metaphorically to two occasions when water for the children of Israel
miraculously came forth from a rock (Exodus 17:6; Numbers 20:11).
According to rabbinic legend, both occasions involved the same rock,
which (according to the legend) miraculously "followed"
the Israelites in their wilderness wanderings. Paul said that the
true supernatural Rock that went with Israel was Christ.
Paul's description of Christ as the "Rock" that went with
Israel was linked with his awareness of the many Old Testament passages
that describe God as a "Rock" (Deuteronomy 32:4,15,18,30,31;
Psalm 18:2,31,46; 28:1; 31:3; etc.)
if Paul were here today he would fervently and without hesitation
condemn all teachings that deny the preexistence and divinity of
Jesus Christ, and would boldly proclaim that Christ is both God
and Savior, in whom dwells all the fullness of the Godhead, and
by whom all things were created.
find this same truth throughout the New Testament. Let's now turn
our attention to the book of Hebrews.
Evidence From the Book of Hebrews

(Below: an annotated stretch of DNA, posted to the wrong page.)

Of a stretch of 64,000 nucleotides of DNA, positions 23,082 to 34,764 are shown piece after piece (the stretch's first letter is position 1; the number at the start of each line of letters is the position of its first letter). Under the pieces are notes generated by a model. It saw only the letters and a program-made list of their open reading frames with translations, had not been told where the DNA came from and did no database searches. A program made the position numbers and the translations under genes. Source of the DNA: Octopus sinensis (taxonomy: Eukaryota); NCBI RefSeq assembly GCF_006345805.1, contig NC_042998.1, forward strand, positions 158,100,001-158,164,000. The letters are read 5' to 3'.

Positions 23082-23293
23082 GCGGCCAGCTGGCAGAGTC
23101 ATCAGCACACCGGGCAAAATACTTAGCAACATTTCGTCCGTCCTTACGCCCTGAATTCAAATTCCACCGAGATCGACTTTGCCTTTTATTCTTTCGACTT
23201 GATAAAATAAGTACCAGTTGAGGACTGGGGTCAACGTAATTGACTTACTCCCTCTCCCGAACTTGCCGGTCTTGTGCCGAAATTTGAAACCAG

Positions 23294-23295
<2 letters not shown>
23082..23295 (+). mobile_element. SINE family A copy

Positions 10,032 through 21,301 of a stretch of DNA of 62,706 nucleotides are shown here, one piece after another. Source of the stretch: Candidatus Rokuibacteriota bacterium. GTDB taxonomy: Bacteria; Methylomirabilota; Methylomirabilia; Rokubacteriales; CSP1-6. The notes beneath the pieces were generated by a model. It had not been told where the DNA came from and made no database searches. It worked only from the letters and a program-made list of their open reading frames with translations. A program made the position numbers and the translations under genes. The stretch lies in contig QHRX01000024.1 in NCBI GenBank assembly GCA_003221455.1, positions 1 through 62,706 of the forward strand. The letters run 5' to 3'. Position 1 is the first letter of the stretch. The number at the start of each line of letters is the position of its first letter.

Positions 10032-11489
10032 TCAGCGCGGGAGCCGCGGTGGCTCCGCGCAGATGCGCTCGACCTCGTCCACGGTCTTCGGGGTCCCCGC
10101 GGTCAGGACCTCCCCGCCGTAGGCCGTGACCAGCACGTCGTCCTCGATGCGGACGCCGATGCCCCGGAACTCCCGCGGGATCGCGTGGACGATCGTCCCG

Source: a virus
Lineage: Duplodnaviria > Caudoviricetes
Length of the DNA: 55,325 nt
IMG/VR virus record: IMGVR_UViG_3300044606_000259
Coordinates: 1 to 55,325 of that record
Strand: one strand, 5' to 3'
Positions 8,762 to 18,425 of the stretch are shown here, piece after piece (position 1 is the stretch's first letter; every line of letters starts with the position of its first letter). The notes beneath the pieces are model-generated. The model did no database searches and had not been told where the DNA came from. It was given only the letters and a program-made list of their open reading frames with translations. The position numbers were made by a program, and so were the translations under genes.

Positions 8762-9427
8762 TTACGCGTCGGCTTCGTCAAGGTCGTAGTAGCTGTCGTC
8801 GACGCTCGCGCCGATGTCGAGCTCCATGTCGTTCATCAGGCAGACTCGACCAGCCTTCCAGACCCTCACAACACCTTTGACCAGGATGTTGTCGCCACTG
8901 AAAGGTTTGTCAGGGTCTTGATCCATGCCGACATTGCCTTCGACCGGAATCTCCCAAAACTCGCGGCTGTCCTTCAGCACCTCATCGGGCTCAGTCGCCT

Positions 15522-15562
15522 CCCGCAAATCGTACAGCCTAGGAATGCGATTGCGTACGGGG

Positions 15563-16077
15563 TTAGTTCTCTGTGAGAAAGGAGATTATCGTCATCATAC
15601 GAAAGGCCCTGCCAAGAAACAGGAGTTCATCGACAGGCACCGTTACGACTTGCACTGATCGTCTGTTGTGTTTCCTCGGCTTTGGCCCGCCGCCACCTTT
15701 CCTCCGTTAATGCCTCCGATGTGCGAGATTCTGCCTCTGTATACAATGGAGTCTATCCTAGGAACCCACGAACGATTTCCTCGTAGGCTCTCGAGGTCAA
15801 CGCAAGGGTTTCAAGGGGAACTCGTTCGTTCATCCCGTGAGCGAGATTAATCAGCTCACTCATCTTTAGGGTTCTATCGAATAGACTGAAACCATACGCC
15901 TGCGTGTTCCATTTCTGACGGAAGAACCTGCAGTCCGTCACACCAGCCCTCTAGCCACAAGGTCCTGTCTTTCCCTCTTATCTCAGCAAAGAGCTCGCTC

first chapter of the book of Hebrews proclaims the deity of Christ
in no uncertain terms. We are told right away that Christ has been
"appointed heir of all things, by whom also He [God the Father]
made the worlds" (Hebrews 1:2). Here Christ is presented as
Creator (or "Co-creator"). This agrees perfectly with
John's description of Christ as the Logos through whom all
things were made.
3 declares: "[Christ is] the brightness [or "reflection"]
of His [the Father's] glory, and the express image of His Person
[or "exact imprint of God's very being"NRSV], and
upholding all things by the word of His power, when He had by Himself
purged our sins, sat down on the right of the Majesty on high".
In the preceding verse, Christ is presented as Creator. Here, He
is Sustainer. It is hardly believable that the Creator and Sustainer
who reflects the Father's glory and shares His nature (as the "exact
imprint") could be other than God.
if He were anything less than a God, He would not be worthy of worship.
He must be God, then, for verse 6 tells us He is worthy of
worship: "And let all the angels of God worship Him."
This is a paraphrased quotation taken either from the end of Psalm
97:7 or from the end of Deuteronomy 32:43, which is missing from
the Massoteric text (from which the KJV Old Testament was translated)
but present in other ancient manuscripts, including the Septuagint.
In either case, the "Him" the angels of God are to worship
verses 8 through 10, Jesus is identified as both God and Messiah:
"But unto the Son He saith, Thy throne, O God, is for
ever and ever: a sceptre of righteousness is the sceptre of thy
kingdom. Thou has loved righteousness, and hated iniquity; therefore